This year, the Salt Lake City Public Library saw fit to send me to the Internet Librarian 2009 conference in Monterey, California. Because this would essentially coincide with a vacation I had already planned to take in the region, I elected to drive from Salt Lake City to the destination in Monterey. That journey is outlined in my blog, "Well, I made it," which you could read, should the mood strike you. Suffice it to say that it was a long journey, but I was able to do the drive without any serious discomfort.
Upon first blush, Monterey is a scenic, old style town by the sea. It is certainly a great departure from anything in the nearby environs of Salt Lake. Most of my experience with coastal towns is centered on the northwest coast, so this is somewhat of a new experience for me.
It should be said that Monterey's street layout is, ahem, interesting. That is to say, it's a bit difficult to navigate without getting lost. At least for me. Many streets near the water are one-way, and may others travel a circuitous course. In some periods when I was fruitlessly searching for my hotel in the dark and fog of the night, it seemed that the whole town was created as a series of concentric rings. It should also be noted that there is no acre of flat ground anywhere nearby. Oh, and there are about six Best Westerns within about ten miles, each seemingly unaware of the next's existence.
I finally found the hotel, and the next day, though the convention hall was only around two miles from my hotel, I managed to get lost a few more times. Nevertheless, I had budgeted about an hour to go those two miles, and so I was fine. It turns out, if you memorize all the streets and features by rote, you'll have no difficulty finding your way around.
The Saturday Workshop: The Accidental Technology Trainer
This workshop's title perfectly describes my experience in learning to teach technology classes. It was an accident. Because no one at the City Library had ever run or worked in a computer lab before we started, we were left to create the whole entity in an organic, "let's see if this will work," fashion. Yes, we had some help and support from the Gates Foundation (as we still do), but we had to craft many elements of policy and training out of whole cloth. I was lucky enough to get in on the ground floor of this work, occupying one of the now-defunct "lab+computer services" positions.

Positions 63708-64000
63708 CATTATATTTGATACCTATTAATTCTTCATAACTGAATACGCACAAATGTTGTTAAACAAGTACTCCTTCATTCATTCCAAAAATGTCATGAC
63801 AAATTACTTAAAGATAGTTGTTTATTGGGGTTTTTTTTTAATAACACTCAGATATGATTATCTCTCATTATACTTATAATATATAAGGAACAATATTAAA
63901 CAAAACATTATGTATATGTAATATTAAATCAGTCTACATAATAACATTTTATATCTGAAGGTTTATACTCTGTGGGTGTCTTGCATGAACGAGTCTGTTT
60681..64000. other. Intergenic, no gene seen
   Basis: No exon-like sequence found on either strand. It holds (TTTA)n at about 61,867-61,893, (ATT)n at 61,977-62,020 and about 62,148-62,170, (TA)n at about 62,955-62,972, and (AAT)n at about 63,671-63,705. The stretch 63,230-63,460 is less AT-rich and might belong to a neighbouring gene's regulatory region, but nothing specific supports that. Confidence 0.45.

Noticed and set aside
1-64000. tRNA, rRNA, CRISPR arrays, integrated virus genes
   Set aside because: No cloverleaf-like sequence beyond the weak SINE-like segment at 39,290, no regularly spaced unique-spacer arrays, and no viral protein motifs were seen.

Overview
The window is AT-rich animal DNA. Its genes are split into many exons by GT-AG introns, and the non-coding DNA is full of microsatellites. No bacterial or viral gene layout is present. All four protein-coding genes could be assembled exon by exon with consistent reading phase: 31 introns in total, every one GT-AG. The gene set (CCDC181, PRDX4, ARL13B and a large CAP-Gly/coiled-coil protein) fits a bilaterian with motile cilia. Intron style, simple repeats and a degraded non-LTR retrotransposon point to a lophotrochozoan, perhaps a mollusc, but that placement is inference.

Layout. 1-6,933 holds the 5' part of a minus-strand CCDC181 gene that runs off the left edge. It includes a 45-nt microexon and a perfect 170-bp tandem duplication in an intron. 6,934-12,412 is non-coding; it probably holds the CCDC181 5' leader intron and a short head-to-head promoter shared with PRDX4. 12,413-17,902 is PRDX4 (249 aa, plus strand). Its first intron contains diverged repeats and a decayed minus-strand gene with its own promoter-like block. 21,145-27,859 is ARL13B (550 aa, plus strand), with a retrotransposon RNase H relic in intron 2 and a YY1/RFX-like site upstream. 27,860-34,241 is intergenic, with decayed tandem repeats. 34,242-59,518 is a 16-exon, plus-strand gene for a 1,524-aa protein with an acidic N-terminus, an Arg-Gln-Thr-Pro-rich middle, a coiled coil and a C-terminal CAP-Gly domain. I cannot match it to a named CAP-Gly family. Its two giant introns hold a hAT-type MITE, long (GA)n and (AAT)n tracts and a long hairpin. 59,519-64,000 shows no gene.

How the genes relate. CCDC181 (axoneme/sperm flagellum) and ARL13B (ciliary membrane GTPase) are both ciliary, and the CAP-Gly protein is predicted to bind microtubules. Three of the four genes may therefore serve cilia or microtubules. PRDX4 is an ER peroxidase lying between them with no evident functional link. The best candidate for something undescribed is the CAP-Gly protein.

Since then, I've become a full-timer in Computer Services, and I've helped Gwen Page, the lead trainer for the lab, to continue to diversify and deepen our classes. Now, as I'm deep in the soup of creating a large curriculum of classes for remote locations (and perhaps a mobile lab, in time), I find that I can use all the help around to make sure the classes are well structured and effective.
Hence, the workshop. Taught by Stephanie Gerding, an independent library consultant whose credentials include the luminaries of the tech-learning business, this class was designed to give us ideas and tips for making our classes better, more fun, and more widely applicable to a variety of learners.
The other attendees were from places as close as San Jose and as far away as, I believe, Zimbabwe. There was even someone else in the class from Salt Lake--a representative of the Bureau of Reclamation regional library. It was a fun, diverse, dynamic group, and we had a lot of fun with our discussions.
Though it's impossible to go over all of the neat stuff that we talked about, one of the topics we covered were the "rules" of teaching tech classes to adults that we learned (some from the instructor and some from each other). Here they are:
1) Don't be afraid to make mistakes. This goes for both the students and the instructor. A mistake is just a teaching opportunity. What did you do? How do you get back where you need to be? Why didn't your strategy work?
2) Ask all your "stupid" questions. Don't let pride, fear, or being shy keep you from really understanding the topic when you walk out of the room.
3) It's okay to "cheat" with other students--collaborative learning and asking for help and clarification is GOOD.
4) A class outline is there to be IGNORED. It's just a basis from which you spring. Never cling to the outline if the class needs you go go in a different direction. Every class will go in a slightly different way. Embrace the spontaneity!
We went over a heck of a lot more than that. Learning styles, skill assessment, challenges to learning, necessary qualities for great trainers, and more. One of the great things we did as a class exercise was what the instructor, Stephanie, called a "snowball fight". When we were given a chance to respond with some of our observations about a few topics that came up, we wrote our nuggets of wisdom on our notepads, balled them up, and proceeded to wing these "snowballs" at each other for a few minutes. At the end of the "fight" we were to pick up one of the "snowballs" and straighten it up. When we discussed what had been written, we each had someone else's paper. That way, we could talk candidly about either what the other person had written, or what we had. No one knew one from the other. I'm told that this allows the reluctant participators to get in there and raise their voice without the supposed fear of repercussions. I don't know about that, one way or another. Throwing balls of paper at other adults, though...that's fun.
I had a pretty good grasp on many of the concepts we went over, and felt good about the structure of many of our classes, but I did pick up some great tips, as well. They'll pay dividends as we create and renovate classes in the future. It was a great, laid-back beginning to the conference. I'm jazzed to be here. Thanks, SLCPL!